“What? How the hell are your FREE comics going to help you survive?”
Hopefully, through my crowd funding campaign.
I have signed up with a site called Patreon.com which works a little different than Kickstarter. Instead of trying to gather a bunch of money to complete a massive project, Patreon helps me sustain my comics with small amounts of support over a long time. Supporters of Writhe and Shine and Overcast With A Chance Of DOOM! can help me achieve my goals by pledging a small amount of money for every comic strip I produce. In exchange, there are several rewards for various levels of support. These include being able to see the comics the day before they are posted to the general public, access to view my previous comic strip Schwartz, getting actual sketches from the strips mailed to your door, access to an exclusive Google Hangout every month where we can all chat or you can just watch me draw, as well as several other neat things.
“WHAT?! You’re charging us to read your comics now?!?! C’mon, dude! They’re not that goo…”
My comics will ALWAYS be free for as long as I keep posting them. Patreon is merely a way for people who want to help me [and can help me] to do so. Patreon will help me find patrons who can support me with as much as they want for as long as they want.
I know that many of you out there are low on funds. I get it. I’m right there with you. Hell, I’m so broke I can’t even pay attention. Yet, there are some among you that would still like to help and that makes me smile [even though the pictures make it seem I haven't done that since High School!] For those people here is a list of ways you can make this project really work:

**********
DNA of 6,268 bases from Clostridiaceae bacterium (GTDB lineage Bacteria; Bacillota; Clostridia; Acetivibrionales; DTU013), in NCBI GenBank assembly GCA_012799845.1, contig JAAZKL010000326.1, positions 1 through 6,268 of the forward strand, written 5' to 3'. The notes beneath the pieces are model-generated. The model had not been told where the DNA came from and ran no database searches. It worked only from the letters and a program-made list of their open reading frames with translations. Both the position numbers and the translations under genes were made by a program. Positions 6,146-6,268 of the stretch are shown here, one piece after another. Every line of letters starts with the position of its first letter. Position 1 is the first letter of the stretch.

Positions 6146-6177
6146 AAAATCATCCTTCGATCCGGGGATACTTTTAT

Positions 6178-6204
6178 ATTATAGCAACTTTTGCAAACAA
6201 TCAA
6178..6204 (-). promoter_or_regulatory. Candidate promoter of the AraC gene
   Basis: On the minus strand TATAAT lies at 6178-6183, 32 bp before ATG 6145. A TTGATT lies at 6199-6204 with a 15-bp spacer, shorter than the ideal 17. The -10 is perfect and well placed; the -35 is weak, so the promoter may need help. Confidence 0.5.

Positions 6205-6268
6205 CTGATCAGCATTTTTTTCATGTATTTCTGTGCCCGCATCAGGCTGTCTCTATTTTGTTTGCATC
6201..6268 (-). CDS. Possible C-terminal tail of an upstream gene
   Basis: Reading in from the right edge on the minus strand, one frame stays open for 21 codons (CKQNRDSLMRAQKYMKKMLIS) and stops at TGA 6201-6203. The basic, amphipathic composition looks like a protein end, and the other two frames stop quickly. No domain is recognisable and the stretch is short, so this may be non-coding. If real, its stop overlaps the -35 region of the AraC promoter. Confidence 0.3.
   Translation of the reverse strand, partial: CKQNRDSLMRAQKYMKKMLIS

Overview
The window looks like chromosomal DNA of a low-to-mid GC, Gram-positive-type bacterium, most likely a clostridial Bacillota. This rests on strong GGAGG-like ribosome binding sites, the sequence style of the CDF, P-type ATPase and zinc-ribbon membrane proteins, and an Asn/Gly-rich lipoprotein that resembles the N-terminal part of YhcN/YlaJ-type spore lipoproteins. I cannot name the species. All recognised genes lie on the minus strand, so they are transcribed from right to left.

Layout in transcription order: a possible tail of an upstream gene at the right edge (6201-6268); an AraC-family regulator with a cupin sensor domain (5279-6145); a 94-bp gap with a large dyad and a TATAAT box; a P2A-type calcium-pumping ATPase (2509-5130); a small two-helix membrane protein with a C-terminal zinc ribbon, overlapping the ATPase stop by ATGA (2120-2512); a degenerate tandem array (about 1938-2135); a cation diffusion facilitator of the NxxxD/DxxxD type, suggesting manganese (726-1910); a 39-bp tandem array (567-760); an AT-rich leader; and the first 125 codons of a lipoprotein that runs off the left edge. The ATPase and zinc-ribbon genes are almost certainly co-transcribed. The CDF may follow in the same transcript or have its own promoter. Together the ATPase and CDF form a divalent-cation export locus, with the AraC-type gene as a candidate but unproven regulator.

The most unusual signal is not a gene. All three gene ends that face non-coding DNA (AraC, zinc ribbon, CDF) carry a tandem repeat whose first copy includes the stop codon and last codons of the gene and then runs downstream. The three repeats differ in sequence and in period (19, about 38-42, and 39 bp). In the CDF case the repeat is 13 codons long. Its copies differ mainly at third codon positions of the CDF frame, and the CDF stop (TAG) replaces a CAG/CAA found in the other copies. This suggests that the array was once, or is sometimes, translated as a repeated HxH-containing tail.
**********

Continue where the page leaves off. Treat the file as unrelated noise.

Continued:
- Tell your friends about my comics Writhe and Shine and Overcast With A Chance Of DOOM!
- Go to the sites and read the strips and read through the archives
- Reblog, ReTweet, Share, Repost, Like, Comment on, Link to, and Tag your friends in any of the strips or posts
- Keep coming back
- Keep Favoriting, Reposting, Sharing, Liking, and Commenting on the comics and the posts.
Thank you and I hope you enjoy the strips!
I will soon reveal my new crowd funding project!
I’m not sure how many people follow other crowd funding projects. There is most often extra rewards for people meet or surpass a certain level of donation. For my campaign, one of my rewards is a look into my past (which I generally don’t talk much about). So I went digging. At the bottom of the Closet of Darkness is the Chest of Nightmares. Inside that chest are stacks of folders, bags, and notebooks filled with the most intimate details of the past I left behind.
Here, take a look!
The Closet of Darkness (is actually pretty well-lit)
Behold! The Chest of Nightmares!!! (well, at least Mao is somewhat interested)
A stack of notebooks filled with the scribblings of a madman!
And more notebooks and mementos (what strange things could be hidden within?)
A massive folder stuffed with newspaper clippings from the most morbid of newspapers, The Northern Star
And one last folder of the content I was originally seeking, my first comic strip series, Schwartz
Here is just a few of them, getting their darkness all over the counter
A Facebook message to my friend Rasmus in Denmark after he purchased a bunch of my original art:
“Hey. Just wanted to let you know that I sent out your package the other day. Since the art was so big, I didn’t want to roll it in a tube, so I put it in something you may appreciate. When I started drawing W&S in New Orleans, I needed a way to transport the art in my bag without damaging it, so I built a makeshift portfolio out of cardboard and tape. I put a bunch of stickers on it to make it cool and interesting to look at. That makeshift portfolio carried pretty much all of my comic art while I was in NOLA. It’s been sitting on my bookshelf since I moved to Seattle in hopes that maybe some day I would become famous enough to warrant selling it to a collector. I figured you should have it because you’re my #1 fan and haven’t given up on me even though I have given up on myself so many times. Merry Christmas, Happy Birthday, etc. Thanks for believing in me.”